I've spent some time over the past year writing about how to build cloud applications. Now I’d like to take a short recess and write about another topic near and dear to my heart: the general ledger. I’m sure I just lost half of you&mdash probably more. But stick with me.

The general ledger (GL) is not exactly the kind of topic that attracts a huge readership, but read on and you’ll see the beauty in the simple elegance of “debits equal credits” and “assets equals liabilities plus owners equity.” To most people, the general ledger is that boring class you have to take to get through business school, but really the general ledger is the answer to many business riddles.

The general ledger has been around for centuries accomplishing two tasks that sound simple, but in their implementation are actually quite difficult.

  • First, the general ledger allows you to track values over time. It’s easy to get a balance in an account today, but to get a balance in an account on any day historically requires some sophistication.
  • Second, the general ledger knows the difference between a balance and a change in balance.

We all learned the three basic financial statements when we went through our accounting curriculum. The income statement reflects the revenue and expenses in a given period that affect owner equity. The balance sheet shows balances in assets and liabilities at any point in time. But what makes a general ledger magical is the statement of cash flows.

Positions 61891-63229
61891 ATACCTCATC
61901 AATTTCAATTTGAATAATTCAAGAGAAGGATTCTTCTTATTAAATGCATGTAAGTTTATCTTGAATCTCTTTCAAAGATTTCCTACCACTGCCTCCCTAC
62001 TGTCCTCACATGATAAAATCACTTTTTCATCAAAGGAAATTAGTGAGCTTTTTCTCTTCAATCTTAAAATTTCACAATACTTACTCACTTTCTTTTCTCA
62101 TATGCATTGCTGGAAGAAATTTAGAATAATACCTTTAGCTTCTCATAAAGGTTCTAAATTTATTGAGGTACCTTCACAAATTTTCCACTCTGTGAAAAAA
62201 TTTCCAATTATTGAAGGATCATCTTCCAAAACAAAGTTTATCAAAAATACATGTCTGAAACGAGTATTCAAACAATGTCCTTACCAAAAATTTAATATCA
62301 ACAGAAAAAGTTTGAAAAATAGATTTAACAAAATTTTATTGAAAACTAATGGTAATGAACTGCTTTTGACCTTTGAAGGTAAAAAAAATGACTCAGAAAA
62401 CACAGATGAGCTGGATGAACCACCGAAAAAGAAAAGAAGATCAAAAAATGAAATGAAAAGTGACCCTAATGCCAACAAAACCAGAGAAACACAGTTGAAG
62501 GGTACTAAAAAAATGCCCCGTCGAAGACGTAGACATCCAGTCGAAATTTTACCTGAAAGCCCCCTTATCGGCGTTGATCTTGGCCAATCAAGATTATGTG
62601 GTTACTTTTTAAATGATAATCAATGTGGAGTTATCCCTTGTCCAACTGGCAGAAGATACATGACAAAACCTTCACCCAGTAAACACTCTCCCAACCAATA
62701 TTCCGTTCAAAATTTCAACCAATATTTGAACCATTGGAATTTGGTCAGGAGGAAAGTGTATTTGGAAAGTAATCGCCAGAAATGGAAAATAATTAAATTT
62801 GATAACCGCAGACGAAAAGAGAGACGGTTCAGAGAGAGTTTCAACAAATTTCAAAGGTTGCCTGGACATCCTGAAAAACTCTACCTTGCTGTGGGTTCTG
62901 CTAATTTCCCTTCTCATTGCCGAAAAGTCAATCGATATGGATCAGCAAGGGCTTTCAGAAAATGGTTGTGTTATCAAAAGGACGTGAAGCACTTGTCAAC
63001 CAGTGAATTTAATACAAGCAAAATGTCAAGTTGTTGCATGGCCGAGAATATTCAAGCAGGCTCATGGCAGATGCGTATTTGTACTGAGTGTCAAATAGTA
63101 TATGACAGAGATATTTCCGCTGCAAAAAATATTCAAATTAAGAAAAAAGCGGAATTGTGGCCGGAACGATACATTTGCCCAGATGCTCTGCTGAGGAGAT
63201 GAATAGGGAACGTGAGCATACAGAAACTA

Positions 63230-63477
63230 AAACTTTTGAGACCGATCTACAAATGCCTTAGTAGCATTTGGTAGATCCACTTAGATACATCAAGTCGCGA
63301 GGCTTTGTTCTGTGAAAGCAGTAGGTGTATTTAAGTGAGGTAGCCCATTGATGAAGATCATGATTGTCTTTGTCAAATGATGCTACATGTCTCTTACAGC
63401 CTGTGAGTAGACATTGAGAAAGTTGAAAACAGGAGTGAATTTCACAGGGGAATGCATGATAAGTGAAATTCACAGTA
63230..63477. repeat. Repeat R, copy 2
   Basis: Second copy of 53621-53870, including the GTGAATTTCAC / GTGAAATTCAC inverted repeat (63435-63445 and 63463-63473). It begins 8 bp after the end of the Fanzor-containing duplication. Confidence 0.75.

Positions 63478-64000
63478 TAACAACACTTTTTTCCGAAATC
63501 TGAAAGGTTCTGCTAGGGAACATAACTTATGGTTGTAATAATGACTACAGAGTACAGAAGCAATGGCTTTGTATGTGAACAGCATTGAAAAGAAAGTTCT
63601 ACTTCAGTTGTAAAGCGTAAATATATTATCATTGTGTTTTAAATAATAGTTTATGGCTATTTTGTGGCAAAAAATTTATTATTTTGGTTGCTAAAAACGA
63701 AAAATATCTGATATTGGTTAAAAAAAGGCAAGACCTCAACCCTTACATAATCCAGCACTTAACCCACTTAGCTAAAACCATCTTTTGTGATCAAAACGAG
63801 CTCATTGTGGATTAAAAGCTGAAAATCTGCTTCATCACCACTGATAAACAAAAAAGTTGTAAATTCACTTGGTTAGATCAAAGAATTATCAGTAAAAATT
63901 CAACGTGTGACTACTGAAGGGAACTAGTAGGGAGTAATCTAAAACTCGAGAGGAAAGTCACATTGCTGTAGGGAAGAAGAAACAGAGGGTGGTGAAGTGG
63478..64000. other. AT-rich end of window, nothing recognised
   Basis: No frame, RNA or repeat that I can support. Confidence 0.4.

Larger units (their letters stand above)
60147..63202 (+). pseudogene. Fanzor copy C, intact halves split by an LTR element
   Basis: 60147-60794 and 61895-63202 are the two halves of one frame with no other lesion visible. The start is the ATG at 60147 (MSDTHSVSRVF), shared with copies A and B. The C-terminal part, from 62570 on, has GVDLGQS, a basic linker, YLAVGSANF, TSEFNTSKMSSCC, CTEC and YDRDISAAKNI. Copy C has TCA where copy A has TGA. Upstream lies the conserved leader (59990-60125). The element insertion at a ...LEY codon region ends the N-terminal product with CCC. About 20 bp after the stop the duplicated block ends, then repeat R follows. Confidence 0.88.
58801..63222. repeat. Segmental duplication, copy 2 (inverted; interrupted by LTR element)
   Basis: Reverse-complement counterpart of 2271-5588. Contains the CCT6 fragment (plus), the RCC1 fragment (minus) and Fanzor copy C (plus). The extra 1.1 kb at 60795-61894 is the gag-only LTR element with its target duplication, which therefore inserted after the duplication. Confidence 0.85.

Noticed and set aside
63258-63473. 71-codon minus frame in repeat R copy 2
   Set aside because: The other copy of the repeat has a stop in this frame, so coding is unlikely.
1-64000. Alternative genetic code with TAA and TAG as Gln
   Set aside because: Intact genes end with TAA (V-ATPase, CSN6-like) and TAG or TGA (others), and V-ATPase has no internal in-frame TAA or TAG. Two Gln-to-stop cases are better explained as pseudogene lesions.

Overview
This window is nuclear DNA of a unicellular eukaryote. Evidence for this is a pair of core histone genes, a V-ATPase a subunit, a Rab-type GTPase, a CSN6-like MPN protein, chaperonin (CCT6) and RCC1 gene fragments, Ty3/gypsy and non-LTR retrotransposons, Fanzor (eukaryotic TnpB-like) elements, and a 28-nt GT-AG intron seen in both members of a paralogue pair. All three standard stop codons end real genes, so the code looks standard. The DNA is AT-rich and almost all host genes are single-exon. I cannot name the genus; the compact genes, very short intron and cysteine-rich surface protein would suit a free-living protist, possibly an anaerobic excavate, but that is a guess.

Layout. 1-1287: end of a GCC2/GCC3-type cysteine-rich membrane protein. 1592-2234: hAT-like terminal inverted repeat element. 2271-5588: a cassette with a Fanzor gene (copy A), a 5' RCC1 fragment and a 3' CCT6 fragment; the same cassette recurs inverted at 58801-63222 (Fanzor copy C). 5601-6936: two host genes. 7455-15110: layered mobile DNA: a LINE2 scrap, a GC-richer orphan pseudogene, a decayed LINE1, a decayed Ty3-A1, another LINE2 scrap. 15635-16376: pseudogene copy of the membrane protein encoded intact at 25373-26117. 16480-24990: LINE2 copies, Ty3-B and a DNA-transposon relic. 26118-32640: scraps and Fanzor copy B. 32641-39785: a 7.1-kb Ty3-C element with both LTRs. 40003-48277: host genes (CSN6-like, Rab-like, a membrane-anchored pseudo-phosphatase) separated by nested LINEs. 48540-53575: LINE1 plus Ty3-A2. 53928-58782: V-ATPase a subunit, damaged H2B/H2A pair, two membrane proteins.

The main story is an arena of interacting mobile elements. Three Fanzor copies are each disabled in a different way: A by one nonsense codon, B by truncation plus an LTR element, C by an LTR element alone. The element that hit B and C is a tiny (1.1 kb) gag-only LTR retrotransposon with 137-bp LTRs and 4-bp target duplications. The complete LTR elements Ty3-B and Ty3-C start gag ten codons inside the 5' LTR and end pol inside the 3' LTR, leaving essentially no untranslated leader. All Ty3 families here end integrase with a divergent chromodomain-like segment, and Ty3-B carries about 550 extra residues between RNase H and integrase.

A true general ledger can take the starting balance in a period for cash accounts, show the impacts of revenue and expenses for the period (this is the change I referred to above) and show the ending balance for the cash accounts in a way that ties out beautifully. It’s surprising how many low-end accounting products struggle with this concept. If you want a litmus test to separate the fake GLs from the real GLs, see if the GL can create a statement of cash flows using the cash-method.

As valuable as the GL is, no one has taken the time to innovate it so it can reach its full potential. And I have a theory as to why: I believe that over the last couple decades, all the innovation in GLs has been created by accounting software users—not accounting software vendors. Accounting software vendors simply listened to what the users wanted and blindly gave them exactly what they asked for without understanding why.

It’s time for vendors to step up and contribute to the innovation of the GL. Accounting systems have gotten very good at producing financial reports, but the power inherent in the GL has been overlooked. Companies are looking for more mature systems that will allow them to manage their financials the way they want, without being forced into a box created by a vendor’s limited capabilities. Users want more sophisticated functionality that aligns with the way they run their businesses, such as:

  • The ability to run financial reports over various sets of data
  • Company-specific dimensions that can be budgeted, managed and tracked
  • Tracking business results that fall outside of the confines of GAAP

The remainder of this blog series will discuss how we can meet these more mature organizational needs and how vendors can turn the slow evolution of the GL into a revolution while creating real business value for their customers.

People often joke when they see how passionate I am about the general ledger. Honestly, I don’t blame them. But if you manage to stick with me through this series, I suspect you will appreciate the simple beauty of how the trial balance ties out perfectly every bit as much as I do.

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